First, Renault has replaced the traditional heating system found in its Fluence ZE and Kangoo ZE electric cars with a heat pump. Similar to the one found in the 2013 Nissan Leaf, Zoe’s heat pump can transfer up to 3 kilowatts of heat energy using just 1 kilowatt of electrical energy. In everyday driving, this translates to less energy being used to heat the cabin, and improved range in the winter.

Next, Renault has replaced the traditional brakes found on most cars with what it calls a decoupled braking system . Instead of a physical connection between the pedal and the brake discs, Renault’s system uses an onboard micro-controller to determine if the car should be slowed down using the car’s regenerative braking system, the friction brakes, or both.

In this way, Renault ensures it recaptures as much of the kinetic energy of movement when you slow down as possible, turning it back into electrochemical energy which it can then store in the battery pack.

Third, Zoe comes with a new set of low rolling-resistance tyres, designed by Michelin exclusively for electric cars. Making their premiere on Zoe, the tyres contain a special compound which gives unparalleled energy efficiency under normal driving conditions without compromising handling.

Like other electric cars on the market, Zoe offers a choice between a standard driving mode and an eco driving mode, which limits the power drain on the car’s 65 kilowatt motor and electrical systems.

Renault Zoe Electric Cars

When driven in town, Eco Mode is more than adequate to handle traffic, maximising range per charge. On the open road, Eco Mode is noticeably slower to accelerate than the regular drive mode, although an automatic kickdown simulation gives access to full power should you need it.

Which brings us neatly to the matter of handling and performance. On the open, wet roads around Cascais, Portugal, our test Zoe performed admirably for the conditions, gripping the roads well and offering minimal body roll on corners.

When it came to acceleration, we found the Zoe sprang to 30 mph in no time at all, beating everything from porsche cayennes to a VW Golf R32 off the lights. However, Zoe quickly ran out of enthusiasm around the 50 mph mark, despite an electronically-limited top speed of 83 mph.

That’s hardly a major flaw in a car designed primarily for the city life, but it may make you think twice before overtaking someone on anything but a major A road out of town.

With fit, finish and trim appropriate to a B-segment car, there are no major surprises when it comes to the options list. Renault’s R-Link — a system comprising of a specially modified TomTom navigation system and telematics which let you monitor and charge your car remotely — is included as standard across the range, as is a reasonably acceptable 4x20W radio, complete with USB input, 3.5mm jack, SD card slot and bluetooth connectivity. Note the lack of CD player, which may infuriate those without a portable music player.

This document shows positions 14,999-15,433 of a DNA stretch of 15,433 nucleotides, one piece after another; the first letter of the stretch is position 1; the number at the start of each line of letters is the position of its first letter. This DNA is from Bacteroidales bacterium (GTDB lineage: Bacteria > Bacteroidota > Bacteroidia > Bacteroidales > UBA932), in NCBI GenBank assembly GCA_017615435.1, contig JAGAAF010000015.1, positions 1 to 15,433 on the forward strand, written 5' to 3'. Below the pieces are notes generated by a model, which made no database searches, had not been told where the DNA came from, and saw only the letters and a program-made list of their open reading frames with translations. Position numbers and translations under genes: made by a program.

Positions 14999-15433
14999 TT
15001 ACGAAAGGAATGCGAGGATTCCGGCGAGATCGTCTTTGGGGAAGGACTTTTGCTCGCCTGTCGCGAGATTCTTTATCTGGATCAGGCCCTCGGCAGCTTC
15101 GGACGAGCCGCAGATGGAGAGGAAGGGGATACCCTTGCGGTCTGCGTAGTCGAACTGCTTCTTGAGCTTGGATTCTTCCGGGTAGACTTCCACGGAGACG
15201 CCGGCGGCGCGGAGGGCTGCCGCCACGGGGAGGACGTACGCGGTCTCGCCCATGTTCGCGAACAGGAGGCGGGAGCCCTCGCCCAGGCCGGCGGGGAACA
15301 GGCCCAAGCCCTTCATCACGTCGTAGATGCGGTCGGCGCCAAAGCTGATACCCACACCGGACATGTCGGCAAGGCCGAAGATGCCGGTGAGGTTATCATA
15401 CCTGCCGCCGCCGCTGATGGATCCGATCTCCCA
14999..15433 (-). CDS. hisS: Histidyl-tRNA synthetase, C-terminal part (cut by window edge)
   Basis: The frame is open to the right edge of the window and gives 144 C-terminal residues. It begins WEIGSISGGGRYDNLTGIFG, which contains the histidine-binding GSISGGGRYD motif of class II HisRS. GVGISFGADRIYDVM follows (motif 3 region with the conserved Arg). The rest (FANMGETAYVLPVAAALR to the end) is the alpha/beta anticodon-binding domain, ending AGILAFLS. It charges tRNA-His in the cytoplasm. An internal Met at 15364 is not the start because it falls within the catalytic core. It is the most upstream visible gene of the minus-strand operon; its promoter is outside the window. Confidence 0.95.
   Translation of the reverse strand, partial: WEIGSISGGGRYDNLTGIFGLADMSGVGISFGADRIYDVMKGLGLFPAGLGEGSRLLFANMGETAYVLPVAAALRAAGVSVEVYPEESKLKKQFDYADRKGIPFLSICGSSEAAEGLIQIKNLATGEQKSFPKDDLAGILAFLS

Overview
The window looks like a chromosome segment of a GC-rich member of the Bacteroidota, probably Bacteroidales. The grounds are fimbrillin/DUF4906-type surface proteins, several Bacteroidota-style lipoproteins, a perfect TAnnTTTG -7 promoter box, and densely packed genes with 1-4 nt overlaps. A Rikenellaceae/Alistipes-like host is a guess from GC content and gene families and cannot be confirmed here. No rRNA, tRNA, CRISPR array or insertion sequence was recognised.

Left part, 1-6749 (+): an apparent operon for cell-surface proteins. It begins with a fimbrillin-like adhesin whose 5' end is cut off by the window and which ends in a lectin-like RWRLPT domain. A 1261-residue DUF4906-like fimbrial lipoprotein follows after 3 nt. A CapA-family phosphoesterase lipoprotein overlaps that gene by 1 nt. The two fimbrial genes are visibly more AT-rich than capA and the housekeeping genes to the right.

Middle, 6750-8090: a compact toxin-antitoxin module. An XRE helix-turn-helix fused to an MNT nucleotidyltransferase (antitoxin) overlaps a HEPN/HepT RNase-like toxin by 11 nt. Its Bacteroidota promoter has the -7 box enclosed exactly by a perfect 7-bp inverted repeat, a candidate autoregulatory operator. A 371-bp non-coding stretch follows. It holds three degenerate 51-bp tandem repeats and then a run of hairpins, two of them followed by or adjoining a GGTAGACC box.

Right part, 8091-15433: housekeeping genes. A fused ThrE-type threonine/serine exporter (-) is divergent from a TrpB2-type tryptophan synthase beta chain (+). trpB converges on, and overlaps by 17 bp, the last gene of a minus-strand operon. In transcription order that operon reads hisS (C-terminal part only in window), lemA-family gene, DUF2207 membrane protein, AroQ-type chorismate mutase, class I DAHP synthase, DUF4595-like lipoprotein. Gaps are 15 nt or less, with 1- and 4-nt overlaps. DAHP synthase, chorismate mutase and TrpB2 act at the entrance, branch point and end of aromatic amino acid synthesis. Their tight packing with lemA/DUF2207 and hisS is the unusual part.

A major flaw of the Zoe’s design means that the SD card slot, which also doubles up as the map slot for the navigation system, is all too easy to hit when placing something in the centre console. And because SD slots are usually sprung-loaded, the SD card containing the maps flew out.

Even after reinserting it, nothing worked, leaving us without navigation in a strange city — forcing us to return to the airport and pick up a replacement car.

The navigation directions too, seemed late and sub-par. Resorting to google maps running on an iPhone gave us more precise directions than Renault’s on-board TomTom system could muster.

Niggles aside, the Zoe combines the practicality of a small five-door hatchback, the largest boot space of any car in its class, and an easy driving style.

Visibility is good, and for those wanting some extra chic, there’s even an on-board air ioniser and scent dispenser for when city life gets too much.

While the Zoe doesn’t ooze the premium feel of some other electric cars on the market, it looks, feels, and behaves as a 1.1 liter hatchback should. It just happens to be powered by electricity instead.

Despite its little flaws however, the chameleon charger makes everything better. In fact, it makes charging so simple, everyone will want to have a go at plugging in.

Revolutionary design? No. Revolutionary concept? No. Revolutionary experience? Yes.

The humble Zoe is the first electric car to bring the joys of zero emission motoring to the masses. And just like a french pastry, we think you’ll find it irresistible.

Vive La Revolution Electrique!

Renault provided airfare, lodging and meals to let ZCW bring you this first person drive report.

Renault Zoe Electric Cars
Renault Zoe Electric Cars
Renault Zoe Electric Cars